No city has ever been so loved as Jerusalem, nor excited such passion, nor caused so much blood to flow even though Yerushalavim in ancient Hebrew means "city of peace. " From the time when animals were sacrificed on the altar of the Jewish temple, to the day of Christ's sacrifice on the Cross and later still, with the many ordinary soldiers who have died manning the ramparts and defending the city, Jerusalem has lived through 4,000 years of pain and suffering. Sacred for half a billion Christians, Jews and Muslims, its stones bear the scars of its holiness and the memory of crimes committed in the name of religion. David and the Pharaoh, Sennacherib and Nebuchadnezzar, Herod and Ptolemy, Titus, Geoffrey de Bouillon and Tamerlane, the Saracens under Saladin, the Turks, the British under Allenby, the Bedouin warriors of the Arab Legion, Haganah volunteers, Israeli paratroopers and El Fatah guerrillas ... all have fought, pillaged, burned and killed there. And all have been ready to die for Jerusalem.
Yet it survived them, seemingly immortal, ever more beautiful, ever more inspiring, beneath the changing light of its skies. Against the gold and mauve of the tall, desolate hills, it suddenly springs to life: a hive of cubes, capped with domes, minarets and bell towers. Today Jews, Muslims and Christians try to coexist amid its ancient stones and live with a past which still has a vital influence on the present.
Nowhere is the universal mission of the city more striking than when the shuffling crowds of its different creeds mingle together, and then converge on the temples of their particular faith. In the heart of the city, contained within the splendid crenellated ramparts, lie the three holy places that constitute both the city's glory and its misfortune.
Glistening, golden, its base blackened by the foreheads, lips and hands which have rubbed against it down the centuries this is the Wailing Wall, Judaism's most holy place. The single solid wall has, since time immemorial, withstood all the disasters, which have assailed Jerusalem. It is towards this wall, all that remains of Solomon's temple, that the Jewish people has turned for twenty centuries to bewail its dispersal. Several hundred yards further on, two stone domes and a Romanesque bell tower cap the dark, sweet-smelling sanctuary of another of humanity's focal points. This is the most sacred site in Christendom, the Church of the Holy Sepulchre, and it was built on the supposed site of the agony and death of Christ. To defend it, the faithful in their thousands threw themselves into the Crusades.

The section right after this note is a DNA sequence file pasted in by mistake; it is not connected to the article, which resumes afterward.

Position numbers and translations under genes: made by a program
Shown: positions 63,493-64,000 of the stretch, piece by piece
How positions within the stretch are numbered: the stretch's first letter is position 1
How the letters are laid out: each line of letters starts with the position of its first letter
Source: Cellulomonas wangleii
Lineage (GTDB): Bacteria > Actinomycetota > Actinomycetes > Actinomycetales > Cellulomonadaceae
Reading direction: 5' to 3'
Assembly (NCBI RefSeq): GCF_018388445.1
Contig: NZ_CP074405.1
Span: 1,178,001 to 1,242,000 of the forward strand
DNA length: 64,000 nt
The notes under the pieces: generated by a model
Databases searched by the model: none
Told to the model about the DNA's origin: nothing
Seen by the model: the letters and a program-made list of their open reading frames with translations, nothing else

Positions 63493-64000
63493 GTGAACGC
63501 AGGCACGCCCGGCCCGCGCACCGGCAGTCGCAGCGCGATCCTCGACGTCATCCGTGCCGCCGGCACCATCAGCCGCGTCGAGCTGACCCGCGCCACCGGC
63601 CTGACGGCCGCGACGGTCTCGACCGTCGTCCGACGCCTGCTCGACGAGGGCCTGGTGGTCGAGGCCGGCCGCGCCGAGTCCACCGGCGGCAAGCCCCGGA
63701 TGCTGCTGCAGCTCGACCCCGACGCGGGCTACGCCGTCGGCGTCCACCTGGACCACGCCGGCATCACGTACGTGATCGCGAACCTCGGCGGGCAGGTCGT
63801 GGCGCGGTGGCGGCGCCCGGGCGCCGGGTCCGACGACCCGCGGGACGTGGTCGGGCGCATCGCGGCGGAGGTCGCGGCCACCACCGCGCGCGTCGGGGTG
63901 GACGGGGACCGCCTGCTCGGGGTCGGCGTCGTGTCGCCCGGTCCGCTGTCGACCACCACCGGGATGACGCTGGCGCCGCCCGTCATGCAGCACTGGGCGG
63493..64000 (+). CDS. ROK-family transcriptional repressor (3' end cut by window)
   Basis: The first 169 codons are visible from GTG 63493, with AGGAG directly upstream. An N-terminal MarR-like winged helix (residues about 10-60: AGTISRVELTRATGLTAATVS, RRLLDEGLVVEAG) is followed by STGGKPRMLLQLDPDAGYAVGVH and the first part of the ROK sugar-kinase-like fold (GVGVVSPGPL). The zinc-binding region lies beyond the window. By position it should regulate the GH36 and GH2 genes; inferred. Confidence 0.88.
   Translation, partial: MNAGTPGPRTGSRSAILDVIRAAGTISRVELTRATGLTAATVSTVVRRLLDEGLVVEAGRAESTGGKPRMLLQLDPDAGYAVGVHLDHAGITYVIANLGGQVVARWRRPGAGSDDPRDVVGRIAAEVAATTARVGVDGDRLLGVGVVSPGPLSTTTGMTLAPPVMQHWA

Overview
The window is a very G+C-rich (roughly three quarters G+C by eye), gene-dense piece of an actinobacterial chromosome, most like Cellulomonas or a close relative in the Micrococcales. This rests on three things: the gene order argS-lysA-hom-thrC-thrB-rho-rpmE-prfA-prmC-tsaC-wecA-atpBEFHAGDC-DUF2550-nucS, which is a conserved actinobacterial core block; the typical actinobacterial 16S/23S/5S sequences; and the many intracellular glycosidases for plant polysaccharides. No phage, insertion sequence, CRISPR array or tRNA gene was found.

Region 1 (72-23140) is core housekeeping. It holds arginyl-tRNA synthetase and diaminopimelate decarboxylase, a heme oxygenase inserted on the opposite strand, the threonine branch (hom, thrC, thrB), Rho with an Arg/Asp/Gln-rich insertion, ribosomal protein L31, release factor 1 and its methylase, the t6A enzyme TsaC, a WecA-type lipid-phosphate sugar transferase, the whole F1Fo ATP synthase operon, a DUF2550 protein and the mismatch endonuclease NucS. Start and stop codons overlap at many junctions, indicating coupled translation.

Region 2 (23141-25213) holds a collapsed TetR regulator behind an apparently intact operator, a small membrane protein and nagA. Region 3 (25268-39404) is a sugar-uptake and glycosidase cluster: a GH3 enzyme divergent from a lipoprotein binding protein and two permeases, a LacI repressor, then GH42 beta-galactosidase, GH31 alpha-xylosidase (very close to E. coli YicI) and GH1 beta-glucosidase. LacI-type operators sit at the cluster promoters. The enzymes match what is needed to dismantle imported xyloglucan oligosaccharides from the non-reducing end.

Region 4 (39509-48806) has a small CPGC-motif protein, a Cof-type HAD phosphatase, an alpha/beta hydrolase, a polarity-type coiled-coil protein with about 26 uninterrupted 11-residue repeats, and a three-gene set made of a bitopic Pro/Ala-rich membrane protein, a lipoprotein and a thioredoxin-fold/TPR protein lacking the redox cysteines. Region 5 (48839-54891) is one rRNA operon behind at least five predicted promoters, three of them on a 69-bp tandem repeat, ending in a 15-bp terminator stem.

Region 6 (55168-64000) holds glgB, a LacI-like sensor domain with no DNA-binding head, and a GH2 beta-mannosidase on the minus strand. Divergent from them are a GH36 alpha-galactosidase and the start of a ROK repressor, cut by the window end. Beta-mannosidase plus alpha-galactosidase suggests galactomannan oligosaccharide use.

At the other end of the city, in the centre of a vast esplanade, a magnificent mosque testifies to the importance Muslims attach to Jerusalem: the Kubbat as Sakhra, the mosque of the Dome of the Rock. Beneath the mosaics of the dome, in which green and gold meld together and set off the graceful inscriptions to the glory of Allah, appears a dark rocky mass. This is the peak of Mount Moriah, an important site in antiquity. Islamic tradition has it that a slight mark on the wall was made by the hand of the angel Gabriel as he held back the rock on the night that the prophet Mahomet ascended to heaven on his white mare, "El Bourak," or flash of lightning.
Ringing out with equal fervor above the rooftops, the pealing church bells, the piercing cries of the muezzin from their minarets and the solemn wailing of shofars in the synagogues mark the rhythm of Jerusalem's life and constantly invite the faithful to prayer. They remind one, too, that over and above political differences, Jerusalem is only a stage on the mystical journey whose final destination is a deep ravine on the edge of the city. There, between the ramparts and the Mount of Olives, is the Biblical valley of Jehosophat to which the trumpets of the Last Judgment will recall all the souls of humanity at the end of the world.
With this event continually in perspective, Jerusalem has always been a city to which people came to die as much as to live. Generations of Christians, Jews and Muslims lie packed together beneath the white stones of this valley, finding in death the one thing they had always been unable to find in life: reconciliation.